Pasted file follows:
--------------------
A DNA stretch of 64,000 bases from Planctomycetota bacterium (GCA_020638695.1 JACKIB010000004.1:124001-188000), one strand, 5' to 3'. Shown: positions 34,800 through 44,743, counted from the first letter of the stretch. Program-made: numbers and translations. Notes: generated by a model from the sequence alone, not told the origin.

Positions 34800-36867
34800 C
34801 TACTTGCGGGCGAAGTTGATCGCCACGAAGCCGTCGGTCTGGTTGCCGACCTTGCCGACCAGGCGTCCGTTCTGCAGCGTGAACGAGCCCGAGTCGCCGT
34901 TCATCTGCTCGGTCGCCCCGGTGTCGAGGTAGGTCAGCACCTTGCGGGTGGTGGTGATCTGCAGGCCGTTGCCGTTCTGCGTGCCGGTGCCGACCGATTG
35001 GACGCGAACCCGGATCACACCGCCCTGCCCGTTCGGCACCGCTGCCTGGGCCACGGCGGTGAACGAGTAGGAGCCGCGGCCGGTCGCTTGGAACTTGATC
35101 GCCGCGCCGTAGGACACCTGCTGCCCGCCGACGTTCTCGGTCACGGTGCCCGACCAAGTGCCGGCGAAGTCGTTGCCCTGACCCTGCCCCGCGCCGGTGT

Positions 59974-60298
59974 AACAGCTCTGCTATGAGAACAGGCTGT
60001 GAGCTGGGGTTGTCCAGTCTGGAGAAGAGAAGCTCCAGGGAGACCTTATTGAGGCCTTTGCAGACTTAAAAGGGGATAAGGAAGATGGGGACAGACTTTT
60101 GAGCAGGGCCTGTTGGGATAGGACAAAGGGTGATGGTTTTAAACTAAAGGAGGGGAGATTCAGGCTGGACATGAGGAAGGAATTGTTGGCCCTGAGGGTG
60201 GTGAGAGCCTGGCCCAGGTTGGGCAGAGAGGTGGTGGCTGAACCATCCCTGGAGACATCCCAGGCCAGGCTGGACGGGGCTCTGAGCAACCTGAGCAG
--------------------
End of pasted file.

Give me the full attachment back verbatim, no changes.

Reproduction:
A DNA stretch of 64,000 bases from Planctomycetota bacterium (GCA_020638695.1 JACKIB010000004.1:124001-188000), one strand, 5' to 3'. Shown: positions 34,800 through 44,743, counted from the first letter of the stretch. Program-made: numbers and translations. Notes: generated by a model from the sequence alone, not told the origin.

Positions 34800-36867
34800 C
34801 TACTTGCGGGCGAAGTTGATCGCCACGAAGCCGTCGGTCTGGTTGCCGACCTTGCCGACCAGGCGTCCGTTCTGCAGCGTGAACGAGCCCGAGTCGCCGT
34901 TCATCTGCTCGGTCGCCCCGGTGTCGAGGTAGGTCAGCACCTTGCGGGTGGTGGTGATCTGCAGGCCGTTGCCGTTCTGCGTGCCGGTGCCGACCGATTG
35001 GACGCGAACCCGGATCACACCGCCCTGCCCGTTCGGCACCGCTGCCTGGGCCACGGCGGTGAACGAGTAGGAGCCGCGGCCGGTCGCTTGGAACTTGATC
35101 GCCGCGCCGTAGGACACCTGCTGCCCGCCGACGTTCTCGGTCACGGTGCCCGACCAAGTGCCGGCGAAGTCGTTGCCCTGACCCTGCCCCGCGCCGGTGT

Positions 59974-60298
59974 AACAGCTCTGCTATGAGAACAGGCTGT
60001 GAGCTGGGGTTGTCCAGTCTGGAGAAGAGAAGCTCCAGGGAGACCTTATTGAGGCCTTTGCAGACTTAAAAGGGGATAAGGAAGATGGGGACAGACTTTT
60101 GAGCAGGGCCTGTTGGGATAGGACAAAGGGTGATGGTTTTAAACTAAAGGAGGGGAGATTCAGGCTGGACATGAGGAAGGAATTGTTGGCCCTGAGGGTG
60201 GTGAGAGCCTGGCCCAGGTTGGGCAGAGAGGTGGTGGCTGAACCATCCCTGGAGACATCCCAGGCCAGGCTGGACGGGGCTCTGAGCAACCTGAGCAG